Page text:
In a positive sign for the future of Colombia’s fragile peace process, the United Nations representative of the new US government of Joe Biden has given support to implementation of the 2016 peace agreement and called on all actors to respect its transitional justice component. The remarks by Ambassador Richard Mills, the Acting Representative for the US Mission to the UN, were made at a meeting of the UN Security Council on 21 January.
The position represents a notable shift from the Trump administration’s lack of engagement with the agreement and a return to the supportive position enacted by the Obama administration in which Biden served as vice-president. Colombia’s pro-peace movement will hope that the US stance will pressure the Colombian government to advance implementation of the agreement. The US is a major economic and military partner of Colombia.
Prior to his 2018 presidential election victory, Iván Duque campaigned on a platform of opposition to the peace process, while his political party, the Democratic Centre, coordinated the successful ‘No’ campaign in the 2016 peace referendum which rejected the agreement. Duque has faced criticism from opposition parties, trade unions and social organisations over his government’s failure to implement the agreement or to improve security conditions following the murders of hundrds of social activists and former guerrillas.
While Ambassador Mills acknowledged the overall drop in homicides in Colombia since the agreement was signed, he called for an urgent response to the human rights crisis impacting many parts of the country. ‘[T]his violence has a direct and damaging effect on the reintegration process and the implementation of the Peace Agreement and we join our other Council members and colleagues in saying it must end,’ he said. Mills also welcomed Duque’s stated commitment to ‘addressing issues facing the reintegration process and security guarantees for former combatants.’ Thousands of accredited FARC members face challenges in accessing sufficient economic and technical support to develop sustainable projects which will provide them with livelihoods as they transition to civilian life.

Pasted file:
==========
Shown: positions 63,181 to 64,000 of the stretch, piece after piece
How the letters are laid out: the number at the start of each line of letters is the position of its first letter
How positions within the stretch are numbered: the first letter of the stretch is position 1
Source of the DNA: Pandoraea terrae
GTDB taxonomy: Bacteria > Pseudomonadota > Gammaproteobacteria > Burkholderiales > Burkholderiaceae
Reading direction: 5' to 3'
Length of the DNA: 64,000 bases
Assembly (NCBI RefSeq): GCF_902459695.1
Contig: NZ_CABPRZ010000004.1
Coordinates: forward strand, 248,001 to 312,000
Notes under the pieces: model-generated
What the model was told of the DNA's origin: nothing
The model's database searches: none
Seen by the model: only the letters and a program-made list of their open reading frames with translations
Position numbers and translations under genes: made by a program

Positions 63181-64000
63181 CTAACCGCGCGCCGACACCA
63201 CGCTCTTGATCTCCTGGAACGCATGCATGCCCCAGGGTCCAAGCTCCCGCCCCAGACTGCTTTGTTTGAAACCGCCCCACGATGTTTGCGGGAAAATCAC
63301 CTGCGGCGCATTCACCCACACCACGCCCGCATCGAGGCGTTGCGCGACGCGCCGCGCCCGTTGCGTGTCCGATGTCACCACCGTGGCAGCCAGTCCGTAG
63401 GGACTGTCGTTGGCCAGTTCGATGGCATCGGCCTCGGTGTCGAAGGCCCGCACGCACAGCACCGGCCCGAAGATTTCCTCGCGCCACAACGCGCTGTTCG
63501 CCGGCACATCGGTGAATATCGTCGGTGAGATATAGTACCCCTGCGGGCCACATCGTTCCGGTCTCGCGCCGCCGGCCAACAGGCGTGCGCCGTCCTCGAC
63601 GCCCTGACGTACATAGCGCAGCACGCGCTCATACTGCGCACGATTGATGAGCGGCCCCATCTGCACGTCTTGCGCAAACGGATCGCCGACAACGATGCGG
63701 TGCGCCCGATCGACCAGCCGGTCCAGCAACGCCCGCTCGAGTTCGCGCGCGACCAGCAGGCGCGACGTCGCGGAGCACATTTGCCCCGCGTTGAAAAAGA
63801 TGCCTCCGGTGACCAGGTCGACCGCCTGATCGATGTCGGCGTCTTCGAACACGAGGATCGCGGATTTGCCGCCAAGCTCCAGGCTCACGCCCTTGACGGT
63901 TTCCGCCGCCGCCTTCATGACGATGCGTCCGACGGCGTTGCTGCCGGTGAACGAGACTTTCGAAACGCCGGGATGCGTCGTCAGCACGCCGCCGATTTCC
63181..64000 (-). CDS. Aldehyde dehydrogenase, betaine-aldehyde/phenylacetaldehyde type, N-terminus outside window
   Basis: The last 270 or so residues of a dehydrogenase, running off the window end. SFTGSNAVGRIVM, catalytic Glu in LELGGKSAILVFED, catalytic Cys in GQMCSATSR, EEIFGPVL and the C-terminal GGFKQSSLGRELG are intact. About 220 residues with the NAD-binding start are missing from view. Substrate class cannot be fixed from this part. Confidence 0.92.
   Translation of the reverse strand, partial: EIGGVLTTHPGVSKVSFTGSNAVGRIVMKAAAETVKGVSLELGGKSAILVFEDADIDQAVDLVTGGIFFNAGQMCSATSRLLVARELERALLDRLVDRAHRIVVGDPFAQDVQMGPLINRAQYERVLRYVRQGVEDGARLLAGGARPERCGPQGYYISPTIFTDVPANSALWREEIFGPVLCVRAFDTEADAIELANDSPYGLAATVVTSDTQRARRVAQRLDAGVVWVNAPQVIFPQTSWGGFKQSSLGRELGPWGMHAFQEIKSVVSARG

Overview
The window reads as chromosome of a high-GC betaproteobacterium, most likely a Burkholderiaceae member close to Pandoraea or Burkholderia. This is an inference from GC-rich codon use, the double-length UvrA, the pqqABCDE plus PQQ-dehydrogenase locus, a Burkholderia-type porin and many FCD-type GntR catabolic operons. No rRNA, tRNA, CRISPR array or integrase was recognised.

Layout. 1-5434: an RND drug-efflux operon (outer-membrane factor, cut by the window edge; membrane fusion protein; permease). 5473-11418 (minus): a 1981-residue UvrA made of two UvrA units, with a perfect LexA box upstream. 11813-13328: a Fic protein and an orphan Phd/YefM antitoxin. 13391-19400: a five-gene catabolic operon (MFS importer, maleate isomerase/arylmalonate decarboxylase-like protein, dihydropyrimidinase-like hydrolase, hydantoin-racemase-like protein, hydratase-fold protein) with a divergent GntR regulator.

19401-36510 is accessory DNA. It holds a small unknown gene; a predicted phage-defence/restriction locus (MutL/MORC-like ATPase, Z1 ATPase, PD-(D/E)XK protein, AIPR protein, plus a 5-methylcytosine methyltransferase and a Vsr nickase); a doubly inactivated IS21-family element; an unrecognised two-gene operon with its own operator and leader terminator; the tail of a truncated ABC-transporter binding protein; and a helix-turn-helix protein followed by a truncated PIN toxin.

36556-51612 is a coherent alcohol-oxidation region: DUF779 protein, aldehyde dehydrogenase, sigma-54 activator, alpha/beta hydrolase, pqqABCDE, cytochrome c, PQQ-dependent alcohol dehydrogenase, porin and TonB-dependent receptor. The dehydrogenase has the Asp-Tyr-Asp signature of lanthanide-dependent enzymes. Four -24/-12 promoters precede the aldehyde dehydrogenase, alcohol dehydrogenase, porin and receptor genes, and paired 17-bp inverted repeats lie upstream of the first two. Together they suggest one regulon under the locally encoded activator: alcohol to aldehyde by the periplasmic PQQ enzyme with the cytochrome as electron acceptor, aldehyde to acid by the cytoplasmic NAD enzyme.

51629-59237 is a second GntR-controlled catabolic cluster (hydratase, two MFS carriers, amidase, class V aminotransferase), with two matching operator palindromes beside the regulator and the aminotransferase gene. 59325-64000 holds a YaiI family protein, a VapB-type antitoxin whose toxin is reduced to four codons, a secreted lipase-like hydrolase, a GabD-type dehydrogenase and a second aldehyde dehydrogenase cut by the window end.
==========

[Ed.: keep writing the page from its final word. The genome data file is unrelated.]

Significantly, Ambassador Mills also called on all sides to adhere to the agreement’s transitional justice chapter, which includes the Special Jurisdiction for Peace (JEP), the court created to investigate and prosecute major human rights violations committed in the conflict. Senators and politicians in the Democratic Centre have vigourously opposed the JEP and repeatedly called for it to be abolished or modified, while in March 2019 Duque attempted to make unilateral changes to the JEP court’s mandate, a move which was successfully blocked in the national congress. Human rights groups and opposition parties fear that any changes to the JEP mandate could allow those behind serious human rights abuses to evade justice. ‘The United States urges all parties to fully participate in truth and reconciliation efforts, and to help ensure accountability so that Colombia can heal,’ said Ambassador Mills.
In a letter addressed to President Biden, Colombia’s Defendamos La Paz (Let’s Defend Peace) group of politicians, peace negotiators, other officials and social actors including trade unionists, journalists and academics highlighted core challenges facing the agreement, holding Duque’s responsible for the agreement’s struggles. ‘A large part of what was agreed upon has not been implemented, while the implementation of other aspects is moving slowly, with scant resources, or even amidst presidential objections; President Duque has opposed, for example, key aspects of the system for guaranteeing victims’ rights and the Special Jurisdiction for Peace (JEP), the transitional justice courts that are provided for in the Peace Agreement,’ said the letter.
Millions of Colombians will now be hoping for fresh impetus in implementing the agreement and building a genuine stable and lasting peace.